Frankfort and Franklin County will no longer recycle paper products from households after the City of Lexington announced Tuesday that it is temporarily suspending the recycling of paper products. Both Franklin County and Frankfort solid waste departments haul their recycling collections to the Lexington plant.

In a press release, Lexington officials said the change would go into effect immediately because the outlets that the recycling center sells materials to are accepting only “limited amounts due to an overabundance of material in domestic markets,” said Lexington Commissioner of Environmental Quality and Public Works Nancy Albright. The recycling center cannot store paper products in the long term.

Paper products include newspapers and inserts, magazines, phone books, office and school papers, catalogs and brown paper bags, according to the recycling center’s website.

Both Franklin County Solid Waste Coordinator Blair Hecker and Frankfort Solid Waste Superintendent Byron Roberts said that their departments were not alerted about the change until Tuesday. Franklin County and Frankfort are considered affiliate members who use the Lexington Recycling Center, which serves nine counties in central Kentucky.

Roberts said that Frankfort will stop its curbside collection paper products within the next week, once the city updates its recycling brochure and electronic information. He said that the city will also post updates about recycling on the city’s website and Facebook page, as well as an ad in The State Journal. The city will continue to accept plastic bottles and jugs, aluminum and steel cans, and clean and dry corrugate cardboard boxes.

“We are hoping that this is just a temporary change to the recycle program,” Roberts said. “In the meantime I am looking for other facilities that would take the newspaper/paper products and all material collected curbside in a cost-effective manner for the city.”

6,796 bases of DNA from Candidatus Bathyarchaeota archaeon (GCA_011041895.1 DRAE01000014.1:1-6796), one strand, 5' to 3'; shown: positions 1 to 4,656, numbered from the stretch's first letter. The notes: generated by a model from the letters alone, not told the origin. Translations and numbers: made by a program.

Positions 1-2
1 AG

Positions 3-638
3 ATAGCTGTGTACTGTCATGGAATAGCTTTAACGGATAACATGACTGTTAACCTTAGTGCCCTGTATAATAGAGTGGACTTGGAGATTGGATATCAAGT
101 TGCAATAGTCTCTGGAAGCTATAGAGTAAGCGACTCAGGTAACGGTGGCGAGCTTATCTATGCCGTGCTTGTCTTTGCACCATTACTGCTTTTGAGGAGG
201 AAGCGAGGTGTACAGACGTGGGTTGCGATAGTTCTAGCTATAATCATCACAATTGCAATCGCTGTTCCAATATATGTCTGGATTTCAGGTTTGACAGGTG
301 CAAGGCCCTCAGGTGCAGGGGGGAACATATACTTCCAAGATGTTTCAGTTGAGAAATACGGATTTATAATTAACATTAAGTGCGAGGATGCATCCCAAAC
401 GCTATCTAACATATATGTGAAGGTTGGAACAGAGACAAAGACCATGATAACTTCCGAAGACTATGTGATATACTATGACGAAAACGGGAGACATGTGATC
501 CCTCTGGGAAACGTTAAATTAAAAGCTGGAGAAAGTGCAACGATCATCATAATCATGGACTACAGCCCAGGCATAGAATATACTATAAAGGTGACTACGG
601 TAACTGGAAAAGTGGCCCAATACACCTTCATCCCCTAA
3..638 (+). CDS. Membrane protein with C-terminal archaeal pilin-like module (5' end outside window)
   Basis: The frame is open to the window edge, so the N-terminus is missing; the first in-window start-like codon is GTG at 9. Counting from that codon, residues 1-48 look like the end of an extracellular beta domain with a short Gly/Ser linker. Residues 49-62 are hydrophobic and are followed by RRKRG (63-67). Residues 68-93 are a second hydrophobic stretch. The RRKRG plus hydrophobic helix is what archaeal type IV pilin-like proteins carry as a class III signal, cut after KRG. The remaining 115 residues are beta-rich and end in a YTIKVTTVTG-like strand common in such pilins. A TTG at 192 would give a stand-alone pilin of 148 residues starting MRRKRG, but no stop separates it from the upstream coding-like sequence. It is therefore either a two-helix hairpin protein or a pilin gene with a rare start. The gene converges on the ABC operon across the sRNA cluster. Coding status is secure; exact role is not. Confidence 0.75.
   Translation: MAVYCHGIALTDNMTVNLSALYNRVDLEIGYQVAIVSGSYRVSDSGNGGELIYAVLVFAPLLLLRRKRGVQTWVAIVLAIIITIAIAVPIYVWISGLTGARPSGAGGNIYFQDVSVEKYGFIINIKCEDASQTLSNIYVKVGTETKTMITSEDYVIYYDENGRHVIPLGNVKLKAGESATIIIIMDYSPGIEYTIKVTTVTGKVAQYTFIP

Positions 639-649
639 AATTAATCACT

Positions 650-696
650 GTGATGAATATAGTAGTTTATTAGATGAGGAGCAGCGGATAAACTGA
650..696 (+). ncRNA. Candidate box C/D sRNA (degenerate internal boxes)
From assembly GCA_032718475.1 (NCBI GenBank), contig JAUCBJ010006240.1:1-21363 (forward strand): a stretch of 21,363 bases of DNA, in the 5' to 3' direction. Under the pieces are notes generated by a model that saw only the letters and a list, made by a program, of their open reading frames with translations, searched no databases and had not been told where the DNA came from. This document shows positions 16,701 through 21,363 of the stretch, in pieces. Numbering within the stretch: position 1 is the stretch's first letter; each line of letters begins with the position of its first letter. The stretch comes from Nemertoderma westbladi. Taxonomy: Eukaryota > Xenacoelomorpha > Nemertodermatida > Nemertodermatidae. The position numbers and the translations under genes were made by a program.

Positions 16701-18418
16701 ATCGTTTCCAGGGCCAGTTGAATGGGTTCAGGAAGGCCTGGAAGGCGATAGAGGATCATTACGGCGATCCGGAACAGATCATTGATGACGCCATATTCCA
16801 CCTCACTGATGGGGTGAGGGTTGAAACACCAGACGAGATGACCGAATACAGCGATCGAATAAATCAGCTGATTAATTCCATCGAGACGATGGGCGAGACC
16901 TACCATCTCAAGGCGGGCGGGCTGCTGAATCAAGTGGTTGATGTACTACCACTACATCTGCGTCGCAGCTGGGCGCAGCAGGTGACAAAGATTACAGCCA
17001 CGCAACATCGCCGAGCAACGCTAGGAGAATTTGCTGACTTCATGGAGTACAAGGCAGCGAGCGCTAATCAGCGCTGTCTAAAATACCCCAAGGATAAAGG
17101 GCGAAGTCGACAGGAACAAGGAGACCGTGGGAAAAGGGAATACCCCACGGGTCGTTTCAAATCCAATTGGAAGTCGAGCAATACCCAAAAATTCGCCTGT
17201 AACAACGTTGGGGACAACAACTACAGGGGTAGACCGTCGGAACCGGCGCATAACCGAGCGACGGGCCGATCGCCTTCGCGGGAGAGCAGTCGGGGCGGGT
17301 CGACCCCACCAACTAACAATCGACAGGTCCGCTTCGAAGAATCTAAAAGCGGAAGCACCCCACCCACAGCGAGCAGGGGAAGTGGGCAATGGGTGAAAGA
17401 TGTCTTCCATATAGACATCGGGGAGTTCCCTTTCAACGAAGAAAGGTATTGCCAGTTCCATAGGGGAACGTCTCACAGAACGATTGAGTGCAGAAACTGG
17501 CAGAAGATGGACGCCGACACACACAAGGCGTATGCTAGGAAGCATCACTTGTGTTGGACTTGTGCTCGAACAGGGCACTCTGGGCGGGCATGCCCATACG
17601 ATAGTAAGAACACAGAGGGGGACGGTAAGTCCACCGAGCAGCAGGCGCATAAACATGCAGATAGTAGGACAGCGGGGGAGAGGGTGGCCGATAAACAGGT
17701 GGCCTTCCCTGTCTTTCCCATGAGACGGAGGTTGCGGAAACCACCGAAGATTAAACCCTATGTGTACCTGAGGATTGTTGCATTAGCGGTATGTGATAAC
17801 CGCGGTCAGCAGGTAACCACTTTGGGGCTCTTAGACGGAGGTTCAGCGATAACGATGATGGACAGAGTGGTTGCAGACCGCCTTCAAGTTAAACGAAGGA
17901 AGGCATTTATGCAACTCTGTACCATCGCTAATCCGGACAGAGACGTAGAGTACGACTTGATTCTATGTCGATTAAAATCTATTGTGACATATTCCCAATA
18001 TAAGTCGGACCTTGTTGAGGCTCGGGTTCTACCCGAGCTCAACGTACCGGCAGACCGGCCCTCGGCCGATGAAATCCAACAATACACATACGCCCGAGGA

Hecker told The State Journal that Franklin County residents should put paper products in the trash can, for now. The county will not accept paper products and is working on new guidelines this week.

Lexington’s press release said that higher standards in China, where a lot of recycled materials are sold, has led to strain on recycling centers in the United States. The recycling center is looking for new outlets for paper.

Hecker said that before 2017, regional recycling centers would send materials to China for use in new manufacturing. Because the United States relied on China to recycle, the U.S. did not invest in recycling infrastructure. In 2017, Chinese markets became so overwhelmed with material from the U.S. that China stopped accepting materials. Hecker said that the goal is eventually for China to get a handle on the current volume of materials and reopen.

“While a necessary move to keep recycling manufacturing running efficiently in the long term, this, in turn, has put a huge strain on our entire nation’s recycling programs,” Hecker said. “We just don’t have the same manufacturing and processing infrastructure that we relied on China for.”

She said that there are some positive effects. Nationally, this situation is forcing the U.S. to look at its own recycling programs and make improvements. New paper mills are projected to open this year, Hecker said.

Hecker said the county is working on distributing information about these guidelines to county residents that will be easy to follow. The county is also working on an outreach program to provide recycling updates as they occur, she said. In the meantime, the county will continue to accept plastic bottles and jugs, aluminum and steel cans, and clean and dry corrugate cardboard boxes.

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